The concept of interdiscursivity, which is sometimes subsumed under intertextuality, is not entirely new and can be traced back to the works of Foucault , Bakhtin , Kristeva , Fairclough , and Candlin and Maley However, it has not been fully explored, especially to investigate some of the complexities we find in discursive and professional practices. To make a distinction between the two related concepts, where intertextuality refers to the use of prior texts transforming the past into the present often in relatively conventionalized and somewhat standardized ways; interdiscursivity, on the other hand, refers to more innovative attempts to create hybrid or relatively novel constructs by appropriating or exploiting established conventions or resources associated with other genres and practices.
Interdiscursivity thus accounts for a variety of discursive processes and professional practices, often resulting in mixing, embedding, and bending of generic norms in professional contexts.
More importantly for our discussion here, interdiscursivity can be viewed as appropriation of semiotic resources which may include textual, semantic, socio-pragmatic, generic, and professional across any two or more of these different levels, especially those of genre, professional practice and professional culture.
Appropriations across texts thus give rise to intertextual relations, whereas appropriations across professional genres, practices and cultures constitute interdiscursive relations. In order to develop a comprehensive and evidence-based awareness of the motives and intentions of such disciplinary and professional practices Swales, , one needs to look closely at the multiple discourses, actions and voices that play a significant role in the formation of specific discursive practices within relevant institutional and organizational frameworks, in addition to the conventional systems of genres Bazerman, , often used to fulfil professional objectives of specific disciplinary or discourse communities.
It is important to note here that although intertextuality has been discussed extensively in text and discourse analysis in general, it plays a somewhat modest role in professional discourse, where interdiscursivity plays a more significant role in the construction, interpretation, and exploitation of text-external resources at various levels.
In what follows therefore, I would like to take specific instances of interdiscursivity from a variety of professional contexts not only to illustrate that it operates at all levels, generic, professional practice, and professional culture, but also to claim that it not only allows a more rigorous and comprehensive analysis of genres in and as professional practice, but at the same time also encourages evidenced-based studies of professional and institutional practices and cultures through the genres they often use.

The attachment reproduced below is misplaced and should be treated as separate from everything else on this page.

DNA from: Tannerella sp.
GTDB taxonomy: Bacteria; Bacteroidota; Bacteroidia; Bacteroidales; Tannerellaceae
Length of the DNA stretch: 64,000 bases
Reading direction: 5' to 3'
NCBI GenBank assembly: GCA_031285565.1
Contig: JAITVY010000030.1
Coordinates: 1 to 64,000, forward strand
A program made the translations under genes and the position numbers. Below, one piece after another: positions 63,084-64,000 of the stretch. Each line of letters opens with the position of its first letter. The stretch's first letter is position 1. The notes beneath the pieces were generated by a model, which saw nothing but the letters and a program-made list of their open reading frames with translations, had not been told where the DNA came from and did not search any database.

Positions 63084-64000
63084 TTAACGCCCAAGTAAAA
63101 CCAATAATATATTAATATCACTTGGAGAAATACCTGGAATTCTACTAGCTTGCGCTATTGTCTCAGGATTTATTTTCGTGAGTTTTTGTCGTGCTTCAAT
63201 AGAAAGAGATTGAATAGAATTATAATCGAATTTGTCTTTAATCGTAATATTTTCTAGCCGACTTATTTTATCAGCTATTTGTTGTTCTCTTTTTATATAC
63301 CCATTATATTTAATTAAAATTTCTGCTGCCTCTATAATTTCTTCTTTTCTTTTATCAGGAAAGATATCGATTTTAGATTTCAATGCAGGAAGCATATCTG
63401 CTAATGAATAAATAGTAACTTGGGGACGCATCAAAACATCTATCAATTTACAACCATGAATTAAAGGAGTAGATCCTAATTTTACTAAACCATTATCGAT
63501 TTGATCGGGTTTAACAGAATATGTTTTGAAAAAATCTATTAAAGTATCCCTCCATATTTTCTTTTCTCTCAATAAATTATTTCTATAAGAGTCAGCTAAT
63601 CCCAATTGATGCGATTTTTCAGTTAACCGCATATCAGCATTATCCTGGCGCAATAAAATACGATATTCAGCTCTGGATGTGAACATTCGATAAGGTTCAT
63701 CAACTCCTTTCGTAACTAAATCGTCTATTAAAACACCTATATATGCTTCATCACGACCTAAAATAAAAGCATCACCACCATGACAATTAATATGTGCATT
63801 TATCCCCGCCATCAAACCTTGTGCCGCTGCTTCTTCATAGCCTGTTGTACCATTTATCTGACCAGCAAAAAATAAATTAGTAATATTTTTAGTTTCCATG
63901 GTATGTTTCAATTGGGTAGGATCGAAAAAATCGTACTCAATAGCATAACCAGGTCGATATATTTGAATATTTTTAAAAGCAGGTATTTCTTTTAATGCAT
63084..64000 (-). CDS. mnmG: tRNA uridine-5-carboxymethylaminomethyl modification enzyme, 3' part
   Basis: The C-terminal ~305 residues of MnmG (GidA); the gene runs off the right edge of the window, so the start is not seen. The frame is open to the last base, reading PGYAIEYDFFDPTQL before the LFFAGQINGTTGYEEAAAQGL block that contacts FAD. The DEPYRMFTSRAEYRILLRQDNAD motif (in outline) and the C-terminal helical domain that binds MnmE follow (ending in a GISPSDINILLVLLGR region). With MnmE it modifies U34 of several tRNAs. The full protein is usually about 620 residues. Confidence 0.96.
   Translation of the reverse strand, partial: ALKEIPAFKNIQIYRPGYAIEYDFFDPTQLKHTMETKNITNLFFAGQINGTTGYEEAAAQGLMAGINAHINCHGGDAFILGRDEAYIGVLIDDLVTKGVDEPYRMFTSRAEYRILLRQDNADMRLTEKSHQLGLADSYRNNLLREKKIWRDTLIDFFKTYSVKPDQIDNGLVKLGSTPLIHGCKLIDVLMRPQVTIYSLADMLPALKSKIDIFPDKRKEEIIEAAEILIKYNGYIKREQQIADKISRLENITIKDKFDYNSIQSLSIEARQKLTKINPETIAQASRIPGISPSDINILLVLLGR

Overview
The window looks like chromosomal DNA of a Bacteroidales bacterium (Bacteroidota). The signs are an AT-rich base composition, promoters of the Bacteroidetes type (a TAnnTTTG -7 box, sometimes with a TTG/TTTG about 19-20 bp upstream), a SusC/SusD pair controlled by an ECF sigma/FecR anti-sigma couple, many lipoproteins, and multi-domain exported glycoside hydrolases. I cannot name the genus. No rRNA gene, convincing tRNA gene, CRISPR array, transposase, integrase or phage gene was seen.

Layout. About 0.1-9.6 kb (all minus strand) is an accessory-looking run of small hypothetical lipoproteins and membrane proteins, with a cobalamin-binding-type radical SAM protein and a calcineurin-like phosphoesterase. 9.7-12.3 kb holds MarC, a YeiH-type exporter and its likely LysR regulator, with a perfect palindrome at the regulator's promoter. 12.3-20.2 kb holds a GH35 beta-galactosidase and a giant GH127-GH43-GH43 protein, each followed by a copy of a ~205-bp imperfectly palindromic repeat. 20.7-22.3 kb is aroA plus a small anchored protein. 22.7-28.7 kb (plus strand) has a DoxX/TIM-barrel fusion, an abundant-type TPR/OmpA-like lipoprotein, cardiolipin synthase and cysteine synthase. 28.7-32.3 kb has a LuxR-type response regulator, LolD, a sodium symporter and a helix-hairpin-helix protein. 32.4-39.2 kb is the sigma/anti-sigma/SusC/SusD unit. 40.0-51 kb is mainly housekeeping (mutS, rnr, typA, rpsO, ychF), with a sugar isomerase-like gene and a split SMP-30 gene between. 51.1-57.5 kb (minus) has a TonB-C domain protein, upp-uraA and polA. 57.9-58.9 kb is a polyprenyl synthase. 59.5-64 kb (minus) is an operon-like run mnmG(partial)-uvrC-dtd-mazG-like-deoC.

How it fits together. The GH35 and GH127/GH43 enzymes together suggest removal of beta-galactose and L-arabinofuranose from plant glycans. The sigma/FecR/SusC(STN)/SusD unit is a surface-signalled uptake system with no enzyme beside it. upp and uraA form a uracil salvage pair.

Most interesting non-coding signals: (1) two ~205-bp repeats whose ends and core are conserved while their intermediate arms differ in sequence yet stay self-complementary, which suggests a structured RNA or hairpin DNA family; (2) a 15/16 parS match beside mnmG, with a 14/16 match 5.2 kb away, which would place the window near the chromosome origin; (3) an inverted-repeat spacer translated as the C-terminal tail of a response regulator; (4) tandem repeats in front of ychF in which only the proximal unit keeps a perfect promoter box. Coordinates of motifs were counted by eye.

Critical genre analysis This section briefly outlines three rather different instances of interdiscursivity. The first one illustrates the use of two different genres in a strategic context of corporate disclosure practices; the second one focuses on the colonisation of two different professional practices, one from arbitration and the other from litigation, to see how one interdiscursively colonizes the other, and the final example draws on the study of fundraising discourse in Bhatia , which underpins the importance of interdiscursive appropriation by one from another, rather different professional culture, within the context of appropriation of linguistic resources across different discursive activities.
The focus in this paper is not on what the companies they did or did not disclose in a particular year, but more importantly, on the hidden intentions and motivations for such corporate actions in the context of specific corporate and professional cultures. The companies categorized into three groups based on their corporate performance, that is, good, moderate or poor performance, during the to period. The selection of the corpus, especially the performance of companies as revealed in corporate periodic and annual reports and several other documents, was made in consultation with two specialists in business and finance, keeping in mind overall turnover progress during the specified period, return on equity, in addition to various other indicators.
The main corpus for linguistic analysis consists of corporate disclosure documents, which include annual and other periodical performance reports, press releases by these companies about their corporate performance, and other communications from management to minority shareholders.
The main function of the secondary data, which is primarily drawn from newspapers, magazine articles, and through internet websites of rating agencies and institutions, incorporating assessments, reviews, and evaluations of performance by outside rating agencies, is to provide additional authoritative third-party perspectives on the performance of these companies. It is important to recognise that corporate disclosures documents such as corporate annual reports have long been considered the pulse of corporate realities.